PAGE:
The Arden's Theatre And Performance students' annual chance at a five-minute stand-up comedy spot this year was hosted at Manchester's Bierkeller, and saw 9 brave students take up the gauntlet and perform their first ever set in front of a live audience.
The Arden is a Manchester-based theatre school, now part of The Manchester College, and this event was presented by students on their degree course in Theatre And Performance (hence the 'TaP' in the title).
The mood convivial, made even more so by the capacious amounts of alcohol being drunk throughout the extended evening, and with each act introduced by professional comedian and compere, Che Burnley [who was by the way, my favourite compere the whole evening!] the atmosphere was made as perfect as it possibly could be for these nine nervous individuals to perform.
Unfortunately though, perhaps due to a lack of advertising, the audience was comprised entirely of fellow students, friends, tutors and family; and as heart-warming as that is to know that these people will support and follow you, it does give a very false impression on the response to the sets. It would have been far more nerve-wracking, but a fairer gauge, if these 9 had performed in front of an unbiased audience.
The ordeal was also softened by a 45 minute long mimed presentation to start the evening involving all the nine comedians. Actually a superb idea, and something I did not expect, and something which was far more within their comfort zones too, as it required them to act! Taking their inspiration from the silent cinema, and the physical funny men who dominated that era such as Buster Keaton or Laurel and Hardy these 9 performed a few short wordless sketches, thus becoming their own warm-up acts. An inspired idea which worked extremely well. My three favourite sketches in this section simply have to be The Pigeons, Titanic, and Chariots Of Fire in that order.
The last sketch however, a longer more extended sketch based on the Big Brother reality TV programme, was only funny to fellow Arden students and tutors. It was full of 'in jokes' and very Arden specific, and so, perhaps it was a blessing then that there were no members of the general public present this evening!
After a long interval of a very liberal 10 minutes, the stand-up started. and with Burnley very cleverly and seamlessly tying in to his opening gambit the false start and technical hitch which happened at the beginning of the presentation, this relaxed the nine - and us - even more.
The nine 'virgin' comedians taking this baptism of fun were all so very different in their styles and approaches; and considering that for most of them at least, this really was the first time they have stood in front of an audience as themselves, (rather than in character), they are all deserving of the highest of praise. I have been in the profession for more years than I care to remember, and have acted in a huge amount of productions, but I simply could never stand on stage and be 'me'. That would frighten the living daylights out of me.
Comedy is such a subjective beast that it would be both impossible and unfair if I were to try and deconstruct these routines. They ranged from the bizarre and avant-garde, through drag, to gossipy character rants, to observational comedy, word-play and puns. In fact, almost every kind of comedy you can imagine was represented somewhere this evening, and so it is perfectly obvious that certain styles will appeal to some more than others, and therefore I simply cannot be objective in my reviewing of them. What is both interesting and inspiring though is that the material written for these five minute spots was original and, in majority of cases (again at least for me), funny.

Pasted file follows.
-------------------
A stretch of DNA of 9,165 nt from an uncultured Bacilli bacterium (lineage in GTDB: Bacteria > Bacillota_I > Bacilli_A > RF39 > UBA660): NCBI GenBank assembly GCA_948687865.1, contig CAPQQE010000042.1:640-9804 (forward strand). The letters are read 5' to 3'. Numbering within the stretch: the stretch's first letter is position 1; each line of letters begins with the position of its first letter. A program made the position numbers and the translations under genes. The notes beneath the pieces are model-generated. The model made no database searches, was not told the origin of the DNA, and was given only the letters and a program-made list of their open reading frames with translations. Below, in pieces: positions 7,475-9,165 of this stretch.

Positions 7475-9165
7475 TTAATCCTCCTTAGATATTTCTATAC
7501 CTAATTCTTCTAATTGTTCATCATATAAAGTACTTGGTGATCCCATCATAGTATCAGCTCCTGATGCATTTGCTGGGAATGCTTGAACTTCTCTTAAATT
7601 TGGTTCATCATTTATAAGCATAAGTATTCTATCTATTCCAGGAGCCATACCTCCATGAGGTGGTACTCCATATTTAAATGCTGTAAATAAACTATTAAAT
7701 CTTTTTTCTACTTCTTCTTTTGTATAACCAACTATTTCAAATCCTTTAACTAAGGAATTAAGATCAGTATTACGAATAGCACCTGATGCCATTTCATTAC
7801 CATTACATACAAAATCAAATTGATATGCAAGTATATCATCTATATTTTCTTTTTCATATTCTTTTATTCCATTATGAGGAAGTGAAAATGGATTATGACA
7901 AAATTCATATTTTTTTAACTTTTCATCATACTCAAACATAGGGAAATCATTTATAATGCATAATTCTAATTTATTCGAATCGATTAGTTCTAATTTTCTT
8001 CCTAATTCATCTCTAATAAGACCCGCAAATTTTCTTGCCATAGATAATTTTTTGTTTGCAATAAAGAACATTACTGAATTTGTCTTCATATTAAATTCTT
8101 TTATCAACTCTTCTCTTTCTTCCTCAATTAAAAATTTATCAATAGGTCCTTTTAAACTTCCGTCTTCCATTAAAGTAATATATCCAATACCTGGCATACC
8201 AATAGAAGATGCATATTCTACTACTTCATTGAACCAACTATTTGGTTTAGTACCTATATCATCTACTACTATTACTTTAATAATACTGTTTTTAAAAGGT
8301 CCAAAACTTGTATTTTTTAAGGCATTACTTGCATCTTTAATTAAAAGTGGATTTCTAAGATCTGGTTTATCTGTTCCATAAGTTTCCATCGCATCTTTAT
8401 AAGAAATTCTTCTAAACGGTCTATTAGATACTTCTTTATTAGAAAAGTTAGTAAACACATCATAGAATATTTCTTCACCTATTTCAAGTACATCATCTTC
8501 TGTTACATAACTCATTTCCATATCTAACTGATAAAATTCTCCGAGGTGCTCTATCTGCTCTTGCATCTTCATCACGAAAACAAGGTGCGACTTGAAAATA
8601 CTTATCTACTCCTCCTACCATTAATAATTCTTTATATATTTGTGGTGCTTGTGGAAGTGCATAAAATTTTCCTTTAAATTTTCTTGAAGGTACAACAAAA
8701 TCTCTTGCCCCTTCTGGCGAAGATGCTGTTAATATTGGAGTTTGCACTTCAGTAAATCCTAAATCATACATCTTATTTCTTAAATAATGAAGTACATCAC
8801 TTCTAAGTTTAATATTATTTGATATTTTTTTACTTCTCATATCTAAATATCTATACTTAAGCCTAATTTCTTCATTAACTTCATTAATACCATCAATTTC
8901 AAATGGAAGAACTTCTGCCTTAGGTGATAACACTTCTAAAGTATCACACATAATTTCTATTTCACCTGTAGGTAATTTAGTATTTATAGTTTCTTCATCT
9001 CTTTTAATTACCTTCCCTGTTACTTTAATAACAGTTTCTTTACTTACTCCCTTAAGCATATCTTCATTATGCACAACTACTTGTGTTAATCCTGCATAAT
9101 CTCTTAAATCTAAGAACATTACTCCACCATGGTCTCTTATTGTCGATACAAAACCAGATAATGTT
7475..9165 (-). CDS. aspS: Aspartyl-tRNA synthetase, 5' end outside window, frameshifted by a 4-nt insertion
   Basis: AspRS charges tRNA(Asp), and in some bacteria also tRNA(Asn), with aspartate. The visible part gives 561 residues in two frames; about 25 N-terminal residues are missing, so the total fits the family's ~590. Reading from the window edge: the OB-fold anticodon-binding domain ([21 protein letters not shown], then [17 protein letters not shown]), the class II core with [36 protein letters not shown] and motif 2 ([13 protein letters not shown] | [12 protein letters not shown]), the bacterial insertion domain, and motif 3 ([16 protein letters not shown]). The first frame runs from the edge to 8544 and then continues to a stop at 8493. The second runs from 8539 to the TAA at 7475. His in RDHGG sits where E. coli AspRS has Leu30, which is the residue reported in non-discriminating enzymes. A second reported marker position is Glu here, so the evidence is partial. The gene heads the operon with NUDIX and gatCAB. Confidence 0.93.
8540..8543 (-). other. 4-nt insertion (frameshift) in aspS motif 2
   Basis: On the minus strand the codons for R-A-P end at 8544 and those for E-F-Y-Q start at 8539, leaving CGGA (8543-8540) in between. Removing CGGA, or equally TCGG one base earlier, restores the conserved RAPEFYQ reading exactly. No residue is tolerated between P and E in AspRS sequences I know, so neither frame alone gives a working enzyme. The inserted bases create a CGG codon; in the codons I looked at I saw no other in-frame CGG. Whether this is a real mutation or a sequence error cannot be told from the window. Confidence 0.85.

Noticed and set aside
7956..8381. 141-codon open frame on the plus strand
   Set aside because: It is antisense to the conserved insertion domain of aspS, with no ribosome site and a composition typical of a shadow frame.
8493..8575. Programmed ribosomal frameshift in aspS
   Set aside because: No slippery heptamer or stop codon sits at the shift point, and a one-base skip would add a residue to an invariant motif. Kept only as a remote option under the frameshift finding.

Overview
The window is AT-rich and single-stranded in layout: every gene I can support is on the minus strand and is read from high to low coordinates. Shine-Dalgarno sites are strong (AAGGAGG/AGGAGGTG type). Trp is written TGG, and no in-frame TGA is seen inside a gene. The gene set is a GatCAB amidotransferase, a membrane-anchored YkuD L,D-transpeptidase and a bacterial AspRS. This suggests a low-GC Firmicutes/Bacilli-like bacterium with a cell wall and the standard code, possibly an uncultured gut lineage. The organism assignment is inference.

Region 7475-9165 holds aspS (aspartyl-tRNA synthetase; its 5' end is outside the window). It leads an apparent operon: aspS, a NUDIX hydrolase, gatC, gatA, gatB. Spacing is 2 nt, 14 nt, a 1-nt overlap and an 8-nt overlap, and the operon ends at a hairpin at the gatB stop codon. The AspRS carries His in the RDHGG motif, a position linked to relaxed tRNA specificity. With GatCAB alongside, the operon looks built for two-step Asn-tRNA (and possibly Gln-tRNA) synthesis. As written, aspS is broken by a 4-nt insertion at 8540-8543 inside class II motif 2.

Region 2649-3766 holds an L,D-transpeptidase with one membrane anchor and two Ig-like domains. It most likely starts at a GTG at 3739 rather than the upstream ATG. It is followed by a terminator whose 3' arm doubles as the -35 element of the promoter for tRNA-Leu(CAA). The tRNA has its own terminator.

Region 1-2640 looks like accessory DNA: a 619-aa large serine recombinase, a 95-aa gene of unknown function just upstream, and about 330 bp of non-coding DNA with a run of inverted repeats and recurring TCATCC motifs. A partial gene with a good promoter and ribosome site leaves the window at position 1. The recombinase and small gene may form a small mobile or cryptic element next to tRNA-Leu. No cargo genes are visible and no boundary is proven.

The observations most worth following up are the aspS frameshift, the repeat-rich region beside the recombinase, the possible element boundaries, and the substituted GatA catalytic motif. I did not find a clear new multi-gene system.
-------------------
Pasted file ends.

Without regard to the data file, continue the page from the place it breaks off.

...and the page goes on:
And yes, of course I do have a favourite, and that is simply because this comedienne hit my comedy nerve almost absolutely on the button. I am a huge fan of Tim Vine, Milton Jones, Gary Delaney and the like, and am always impressed by clever wordplay, puns, and language based humour. Therefore the slow, deliberate, and poker-faced questioning style of Gemma Childs was a sheer delight!
Of course this does in no way diminish the excellent performances of the other eight, it just simply means that they did not hit on my own personal comedy preferences. They were however assured, confident (although I realise one or two were acting nervously as part of their act), well thought through, and yes, very enjoyable.
It was rather like an Open Mic night, where you can sample a wide range of varying humorists with their own unique styles, and see things and laugh at things you would never have thought possible and maybe even learn something too along the way! My own personal award for the best tag-line though goes to Chloe Grantham-Evans. (again, a purely personal and subjective decision! - stand-up has to be!)
The seven other students taking their first tentative steps in stand-up comedy, and doing remarkably well at it too, were Sam Robson, Sonia Dew-Girdle, Leanne Mole, Keisha Anderson, Ryan Lea, Marcus Richardson, and drag act Shelby Fine. The evening ended with a short set from the dry, acidic style of 3rd year student already working the local comedy circuit, Frank MacDonald.
The event started at 7pm, finishing around 10:30pm, which made the whole evening extremely drawn out. It would have been far preferable had the actual performances all been given within the first 2 hours, and then left the rest of the evening to mooching, chatting and socialising. It was, that notwithstanding, a highly congenial and good-humoured (in both senses of the word) evening.
Reviewer - Matthew Dougall
on - 26/4/18